Lake Bodom is a freshwater lake near the city of Helsinki in Finland. It is also the site of a grisly mass murder that happened on June 6, 1960. Early in the morning, a group of four teenagers, 2 18 year old young men and 2 15 year old girls, were savagely attacked by knife and bludgeon while sleeping in a tent at the lake. The attack left three dead at the scene and a sole survivor, Nils Gustafsson, who was severely injured with a concussion and a broken jaw. He recovered from his injuries and went on to live a healthy life. Despite the fact that there was a survivor, there were no leads that could provide an arrest for the deadly attack.
Twelve years later to the day, a man left a suicide note confessing to the murders. He said he was a lemonade vendor at the lake and on that night he had killed the young teens. But police investigation into this written confession proved that the man had not committed the crime, as he was asleep with his wife at the time of the murders. Another lead came in 2003 when Professor Jorma Palo published his account of a man he had treated in his hospital on the night of the murders. The man’s name was Hans Assmaann and he was treated for “suspicious injuries”. Palo alleges that the man was the murderer, but the crime was covered up because of Assmaan’s ties to the KGB.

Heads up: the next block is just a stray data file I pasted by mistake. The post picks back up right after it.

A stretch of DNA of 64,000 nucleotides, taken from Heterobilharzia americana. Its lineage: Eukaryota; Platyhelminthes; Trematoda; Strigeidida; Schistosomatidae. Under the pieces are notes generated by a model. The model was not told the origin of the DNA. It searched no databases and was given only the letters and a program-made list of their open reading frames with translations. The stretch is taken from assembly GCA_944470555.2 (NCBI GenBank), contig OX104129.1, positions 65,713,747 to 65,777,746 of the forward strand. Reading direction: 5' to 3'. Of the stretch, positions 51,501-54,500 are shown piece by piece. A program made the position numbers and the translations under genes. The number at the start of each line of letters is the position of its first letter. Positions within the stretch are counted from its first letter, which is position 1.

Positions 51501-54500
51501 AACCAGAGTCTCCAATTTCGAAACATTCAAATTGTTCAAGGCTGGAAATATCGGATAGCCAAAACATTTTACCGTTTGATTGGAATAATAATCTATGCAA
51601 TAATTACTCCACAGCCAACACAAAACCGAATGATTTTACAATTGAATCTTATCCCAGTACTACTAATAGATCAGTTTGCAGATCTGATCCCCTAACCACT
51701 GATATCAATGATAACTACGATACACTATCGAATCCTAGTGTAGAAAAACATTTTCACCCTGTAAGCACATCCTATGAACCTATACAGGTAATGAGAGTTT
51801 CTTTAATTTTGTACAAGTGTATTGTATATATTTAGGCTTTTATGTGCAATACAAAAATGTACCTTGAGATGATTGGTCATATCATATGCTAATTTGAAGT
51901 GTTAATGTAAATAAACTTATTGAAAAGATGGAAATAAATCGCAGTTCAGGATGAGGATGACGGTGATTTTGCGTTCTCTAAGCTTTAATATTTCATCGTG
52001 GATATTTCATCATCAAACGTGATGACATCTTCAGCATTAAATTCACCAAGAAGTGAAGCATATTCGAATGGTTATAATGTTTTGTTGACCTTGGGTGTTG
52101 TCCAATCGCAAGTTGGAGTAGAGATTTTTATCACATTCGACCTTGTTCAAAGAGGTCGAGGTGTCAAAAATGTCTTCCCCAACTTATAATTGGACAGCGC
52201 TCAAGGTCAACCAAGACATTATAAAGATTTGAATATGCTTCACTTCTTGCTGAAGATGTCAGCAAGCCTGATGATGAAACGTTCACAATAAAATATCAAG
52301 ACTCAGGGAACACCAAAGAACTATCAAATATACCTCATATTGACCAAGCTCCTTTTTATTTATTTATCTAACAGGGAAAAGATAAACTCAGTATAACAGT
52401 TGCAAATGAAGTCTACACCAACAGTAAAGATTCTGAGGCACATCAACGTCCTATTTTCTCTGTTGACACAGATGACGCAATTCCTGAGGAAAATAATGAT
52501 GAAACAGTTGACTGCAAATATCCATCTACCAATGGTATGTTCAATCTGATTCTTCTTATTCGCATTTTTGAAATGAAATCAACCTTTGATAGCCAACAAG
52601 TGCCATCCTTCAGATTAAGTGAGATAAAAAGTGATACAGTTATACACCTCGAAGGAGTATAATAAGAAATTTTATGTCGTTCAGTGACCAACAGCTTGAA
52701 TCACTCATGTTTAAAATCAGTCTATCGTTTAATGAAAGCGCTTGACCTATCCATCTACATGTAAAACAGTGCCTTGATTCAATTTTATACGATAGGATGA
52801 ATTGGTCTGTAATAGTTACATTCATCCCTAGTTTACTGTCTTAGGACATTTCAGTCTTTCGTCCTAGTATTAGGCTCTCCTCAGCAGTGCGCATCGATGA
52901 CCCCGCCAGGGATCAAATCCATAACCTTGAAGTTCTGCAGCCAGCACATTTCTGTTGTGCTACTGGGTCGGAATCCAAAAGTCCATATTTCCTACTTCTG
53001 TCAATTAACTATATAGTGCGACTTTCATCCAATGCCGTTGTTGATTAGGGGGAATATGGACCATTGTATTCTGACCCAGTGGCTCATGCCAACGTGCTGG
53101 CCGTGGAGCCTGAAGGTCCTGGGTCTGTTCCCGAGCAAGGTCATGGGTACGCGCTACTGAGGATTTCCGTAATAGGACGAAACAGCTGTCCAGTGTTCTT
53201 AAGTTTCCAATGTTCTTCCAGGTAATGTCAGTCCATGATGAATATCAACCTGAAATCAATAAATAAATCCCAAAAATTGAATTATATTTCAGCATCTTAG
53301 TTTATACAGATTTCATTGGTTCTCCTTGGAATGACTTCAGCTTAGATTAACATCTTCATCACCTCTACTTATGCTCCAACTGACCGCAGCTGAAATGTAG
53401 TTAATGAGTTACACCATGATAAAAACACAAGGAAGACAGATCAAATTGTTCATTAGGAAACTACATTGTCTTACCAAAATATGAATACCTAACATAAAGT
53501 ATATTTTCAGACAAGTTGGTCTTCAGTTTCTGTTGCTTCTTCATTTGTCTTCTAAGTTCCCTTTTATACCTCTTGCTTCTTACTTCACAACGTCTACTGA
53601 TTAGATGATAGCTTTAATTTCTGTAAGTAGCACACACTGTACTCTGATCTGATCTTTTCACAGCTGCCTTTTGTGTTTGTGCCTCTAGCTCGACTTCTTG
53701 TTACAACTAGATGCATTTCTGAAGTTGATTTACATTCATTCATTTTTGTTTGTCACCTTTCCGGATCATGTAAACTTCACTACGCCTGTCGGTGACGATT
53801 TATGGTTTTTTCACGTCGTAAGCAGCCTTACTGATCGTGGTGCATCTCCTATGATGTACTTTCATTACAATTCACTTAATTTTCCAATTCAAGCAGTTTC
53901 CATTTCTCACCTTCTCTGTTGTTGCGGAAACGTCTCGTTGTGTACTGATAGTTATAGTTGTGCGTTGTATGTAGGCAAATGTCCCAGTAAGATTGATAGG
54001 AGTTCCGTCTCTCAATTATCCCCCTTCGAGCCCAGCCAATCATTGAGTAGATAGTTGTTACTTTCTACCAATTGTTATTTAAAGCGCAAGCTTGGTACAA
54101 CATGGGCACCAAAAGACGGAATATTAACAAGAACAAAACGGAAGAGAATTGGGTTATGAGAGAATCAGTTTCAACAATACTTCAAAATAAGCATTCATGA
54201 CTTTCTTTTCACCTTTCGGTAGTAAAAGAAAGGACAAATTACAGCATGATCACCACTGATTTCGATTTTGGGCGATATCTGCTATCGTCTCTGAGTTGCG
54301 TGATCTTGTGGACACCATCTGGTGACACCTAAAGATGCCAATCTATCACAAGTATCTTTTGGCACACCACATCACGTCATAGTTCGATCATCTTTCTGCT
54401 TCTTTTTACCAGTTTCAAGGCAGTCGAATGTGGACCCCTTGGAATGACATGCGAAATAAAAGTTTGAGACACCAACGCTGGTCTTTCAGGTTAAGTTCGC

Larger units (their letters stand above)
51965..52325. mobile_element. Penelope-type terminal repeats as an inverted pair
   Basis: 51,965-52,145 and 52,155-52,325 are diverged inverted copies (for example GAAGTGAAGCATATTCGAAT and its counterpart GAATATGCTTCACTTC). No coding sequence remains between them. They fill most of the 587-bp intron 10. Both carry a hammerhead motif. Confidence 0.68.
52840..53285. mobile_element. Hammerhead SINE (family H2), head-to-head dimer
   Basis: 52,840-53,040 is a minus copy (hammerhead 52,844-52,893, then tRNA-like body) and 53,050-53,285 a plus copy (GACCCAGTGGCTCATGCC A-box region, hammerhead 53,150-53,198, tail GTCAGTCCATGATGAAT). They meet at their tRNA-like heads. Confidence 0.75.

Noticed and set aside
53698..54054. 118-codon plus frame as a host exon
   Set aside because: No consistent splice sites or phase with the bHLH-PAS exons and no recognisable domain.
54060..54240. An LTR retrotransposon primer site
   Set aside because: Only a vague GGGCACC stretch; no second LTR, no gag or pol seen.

The most confusing twist to the story is the arrest of Nils Gustafsson, the survivor of the attack, in 2004. It was 44 years after the crime and Gustafsson was now 62 years old. According to the official statement, “Gustafsson erupted in jealous anger over his feelings for his new girlfriend. She was stabbed multiple times after the fatal blow, while the two other teenagers were killed less savagely”. Despite having come to trial, blood evidence could not be linked to Gustafsson and he was acquitted in 2005. In the name of fairness, Finland awarded Gustafsson a large monetary settlement “for mental suffering caused by the long remand time.”